House Republicans came out swinging against the top executives of the failed solar panel maker Solyndra on Friday for not being forthright about their company’s dire financial situation when they were on the Hill in July, but the Department of Energy says that they themselves were pretty selective about the information they’ve been doling out to the media about the Obama administration’s correspondence over the conditions under which the DOE made its loan guarantee.
House Republicans on the Energy and Commerce oversight and investigations subcommittee have been subpoenaing records from the White House’ Office of Management and Budget, and have, it seems, been selectively leaking them to the media.
For example on September 14th, the non-profit and non-partisan group the Center for Public Integrity published a story with the headline: “Obama administration agreed to Solyndra loan days after insiders foresaw firm’s failure,” based on “excerpts” of OMB and DOE e-mails that it had obtained from the House Energy & Commerce’s Oversight & Investigations Subcommittee.
The story quoted a DOE official predicting in an e-mail that Solyndra would run out of cash by September 2011, and noted that it was one red flag out of many that the White House should have paid attention to before making the loan guarantee.
But on Friday, DOE spokesman Damien LaVera sent out a note to reporters saying that the e-mail quote had been:
… selectively pulled from an Aug. 20, 2009 email to make it look like Solyndra would run out of cash by Sept. 2011.
To be clear, the analysis addressed in that email did not refer to Solyndra’s corporate cash flow, but rather the cash flow for a subsidiary of Solyndra - the “Fab 2 Project Company.” The cash flow models never said that Solyndra (the parent company) would run short of cash in September 2011. The email noted that the subsidiary was projected to have relatively low levels of cash in one particular month, and that the parent company would need to make up any potential shortfall.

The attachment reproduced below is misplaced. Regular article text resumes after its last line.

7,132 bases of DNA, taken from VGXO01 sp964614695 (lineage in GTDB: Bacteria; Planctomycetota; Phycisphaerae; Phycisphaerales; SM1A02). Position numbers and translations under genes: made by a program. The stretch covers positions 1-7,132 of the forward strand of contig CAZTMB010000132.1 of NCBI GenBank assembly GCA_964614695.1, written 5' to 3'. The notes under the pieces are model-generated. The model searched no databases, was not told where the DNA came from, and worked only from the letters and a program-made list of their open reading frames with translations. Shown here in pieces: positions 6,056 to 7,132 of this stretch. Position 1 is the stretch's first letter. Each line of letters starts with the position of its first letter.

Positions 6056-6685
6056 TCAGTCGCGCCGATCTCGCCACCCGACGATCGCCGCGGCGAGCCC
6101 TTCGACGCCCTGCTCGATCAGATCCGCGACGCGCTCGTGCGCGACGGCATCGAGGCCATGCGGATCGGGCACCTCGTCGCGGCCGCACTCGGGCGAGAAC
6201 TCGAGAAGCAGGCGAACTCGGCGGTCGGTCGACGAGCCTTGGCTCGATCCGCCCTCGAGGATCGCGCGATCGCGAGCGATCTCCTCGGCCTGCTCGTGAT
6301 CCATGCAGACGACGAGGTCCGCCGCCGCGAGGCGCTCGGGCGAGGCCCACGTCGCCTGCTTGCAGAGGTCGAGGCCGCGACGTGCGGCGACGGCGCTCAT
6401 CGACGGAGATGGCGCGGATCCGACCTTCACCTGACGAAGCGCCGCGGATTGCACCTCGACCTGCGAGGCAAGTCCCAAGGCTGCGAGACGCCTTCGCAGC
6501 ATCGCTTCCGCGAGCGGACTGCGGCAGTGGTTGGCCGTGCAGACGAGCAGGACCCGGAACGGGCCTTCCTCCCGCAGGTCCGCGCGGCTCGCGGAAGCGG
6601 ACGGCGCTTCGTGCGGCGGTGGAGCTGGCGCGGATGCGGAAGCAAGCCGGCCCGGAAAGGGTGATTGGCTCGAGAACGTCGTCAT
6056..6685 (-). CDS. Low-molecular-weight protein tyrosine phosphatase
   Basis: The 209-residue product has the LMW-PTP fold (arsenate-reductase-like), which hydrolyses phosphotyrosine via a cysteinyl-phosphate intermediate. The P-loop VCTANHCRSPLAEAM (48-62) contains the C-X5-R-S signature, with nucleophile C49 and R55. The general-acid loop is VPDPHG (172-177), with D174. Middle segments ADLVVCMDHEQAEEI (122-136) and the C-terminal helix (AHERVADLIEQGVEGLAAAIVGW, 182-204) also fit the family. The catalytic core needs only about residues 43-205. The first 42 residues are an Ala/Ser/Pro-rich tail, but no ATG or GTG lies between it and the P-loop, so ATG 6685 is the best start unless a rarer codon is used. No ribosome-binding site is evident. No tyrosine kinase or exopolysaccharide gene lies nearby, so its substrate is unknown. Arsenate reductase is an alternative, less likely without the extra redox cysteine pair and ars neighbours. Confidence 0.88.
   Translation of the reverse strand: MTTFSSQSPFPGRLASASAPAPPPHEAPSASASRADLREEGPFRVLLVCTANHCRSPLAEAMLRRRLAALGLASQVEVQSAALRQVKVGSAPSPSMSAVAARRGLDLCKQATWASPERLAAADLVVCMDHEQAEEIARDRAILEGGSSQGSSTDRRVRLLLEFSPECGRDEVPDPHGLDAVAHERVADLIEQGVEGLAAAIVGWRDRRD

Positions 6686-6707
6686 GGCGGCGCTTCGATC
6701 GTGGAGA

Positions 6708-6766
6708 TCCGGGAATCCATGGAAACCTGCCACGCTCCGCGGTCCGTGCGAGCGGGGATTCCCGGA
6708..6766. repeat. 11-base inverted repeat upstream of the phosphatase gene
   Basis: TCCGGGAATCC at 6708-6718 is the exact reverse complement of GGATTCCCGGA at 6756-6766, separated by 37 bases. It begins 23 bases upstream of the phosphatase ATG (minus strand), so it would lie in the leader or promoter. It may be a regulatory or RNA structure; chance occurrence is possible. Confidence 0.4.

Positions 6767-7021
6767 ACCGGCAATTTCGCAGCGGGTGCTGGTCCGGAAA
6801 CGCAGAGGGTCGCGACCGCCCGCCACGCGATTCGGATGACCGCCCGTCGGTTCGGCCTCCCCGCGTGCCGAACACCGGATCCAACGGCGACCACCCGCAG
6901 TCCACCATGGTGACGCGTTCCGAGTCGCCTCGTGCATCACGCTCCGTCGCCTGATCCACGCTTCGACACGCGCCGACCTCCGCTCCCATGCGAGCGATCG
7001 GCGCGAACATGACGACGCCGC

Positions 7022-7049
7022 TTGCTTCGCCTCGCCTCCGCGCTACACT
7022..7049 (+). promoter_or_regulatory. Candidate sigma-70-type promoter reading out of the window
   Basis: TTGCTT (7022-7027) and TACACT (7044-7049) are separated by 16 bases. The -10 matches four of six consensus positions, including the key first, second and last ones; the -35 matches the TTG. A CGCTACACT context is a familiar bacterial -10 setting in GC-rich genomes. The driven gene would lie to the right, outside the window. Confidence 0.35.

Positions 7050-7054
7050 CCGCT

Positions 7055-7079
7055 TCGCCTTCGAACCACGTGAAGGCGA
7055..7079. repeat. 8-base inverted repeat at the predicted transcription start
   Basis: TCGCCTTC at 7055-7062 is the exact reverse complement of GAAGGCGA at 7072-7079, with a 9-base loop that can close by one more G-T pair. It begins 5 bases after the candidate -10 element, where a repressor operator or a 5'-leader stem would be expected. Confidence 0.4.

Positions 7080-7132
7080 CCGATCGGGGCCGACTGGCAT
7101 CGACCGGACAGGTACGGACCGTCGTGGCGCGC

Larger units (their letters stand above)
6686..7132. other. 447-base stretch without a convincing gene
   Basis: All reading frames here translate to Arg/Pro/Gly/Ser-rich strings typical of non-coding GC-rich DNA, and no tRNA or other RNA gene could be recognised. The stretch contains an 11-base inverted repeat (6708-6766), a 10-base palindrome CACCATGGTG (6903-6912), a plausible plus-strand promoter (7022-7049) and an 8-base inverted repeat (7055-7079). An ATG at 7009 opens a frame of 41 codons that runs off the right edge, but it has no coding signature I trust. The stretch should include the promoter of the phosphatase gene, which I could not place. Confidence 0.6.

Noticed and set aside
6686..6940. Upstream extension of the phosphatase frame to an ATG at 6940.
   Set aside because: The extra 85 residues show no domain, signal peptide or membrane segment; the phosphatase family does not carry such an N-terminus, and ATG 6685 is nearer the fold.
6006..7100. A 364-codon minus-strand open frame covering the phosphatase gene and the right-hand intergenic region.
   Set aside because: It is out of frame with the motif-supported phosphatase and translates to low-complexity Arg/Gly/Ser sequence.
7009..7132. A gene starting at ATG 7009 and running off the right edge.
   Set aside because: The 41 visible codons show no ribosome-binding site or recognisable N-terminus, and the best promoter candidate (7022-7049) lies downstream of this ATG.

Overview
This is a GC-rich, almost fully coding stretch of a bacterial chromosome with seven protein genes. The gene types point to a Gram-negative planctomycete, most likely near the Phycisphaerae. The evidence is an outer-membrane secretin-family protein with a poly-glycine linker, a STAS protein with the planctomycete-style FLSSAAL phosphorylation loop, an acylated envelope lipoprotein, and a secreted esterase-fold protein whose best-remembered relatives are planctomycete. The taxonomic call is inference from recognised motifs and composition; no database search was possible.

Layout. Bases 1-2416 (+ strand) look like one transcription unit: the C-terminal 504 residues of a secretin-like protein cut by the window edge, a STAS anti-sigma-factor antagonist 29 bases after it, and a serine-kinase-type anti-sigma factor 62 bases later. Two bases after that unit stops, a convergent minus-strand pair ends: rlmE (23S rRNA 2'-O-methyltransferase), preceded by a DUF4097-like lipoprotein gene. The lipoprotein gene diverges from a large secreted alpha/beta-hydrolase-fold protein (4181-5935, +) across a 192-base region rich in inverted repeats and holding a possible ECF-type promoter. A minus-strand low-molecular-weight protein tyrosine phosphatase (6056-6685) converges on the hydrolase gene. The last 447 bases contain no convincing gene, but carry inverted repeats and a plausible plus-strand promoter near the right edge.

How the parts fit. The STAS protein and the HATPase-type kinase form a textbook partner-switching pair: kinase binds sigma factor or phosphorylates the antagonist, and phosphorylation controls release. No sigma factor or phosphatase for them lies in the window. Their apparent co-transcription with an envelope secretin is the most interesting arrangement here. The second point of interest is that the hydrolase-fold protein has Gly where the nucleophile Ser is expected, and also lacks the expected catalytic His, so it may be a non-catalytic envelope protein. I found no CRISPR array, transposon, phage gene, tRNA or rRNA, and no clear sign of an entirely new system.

“It’s also important to note what the projections actually said. While the model showed the project would have a relatively small amount of cash in September 2011, it also shows the project having millions of dollars in cash the next month, and multiples of that by the end of January of 2012.
It’s hard to look at the totality of this analysis and conclude, as some have implied, that the projections prove that the company would go under. In fact, the analysis projected that the project would have tens of millions of dollars in cash by the end of January of 2012.
Finally, it is important to note that this was not the final analysis. One week later, with additional information provided (including making clear that the parent company would be required to make up any cash flow shortfall at the subsidiary), the same DOE employee signed off on the cash-flow projection to send it to OMB.”
Perhaps a lot of detail, but on Friday some of the House lawmakers brought that September 2011 projection up when they were grilling Solyndra CEO and President Brian Harrison and Chief Financial Officer W.G. Stover.
The two executives had pleaded the Fifth because they are under a criminal investigation by the FBI and the DOE’s Inspector General, and so were not able to respond to the questions and comments by committee members.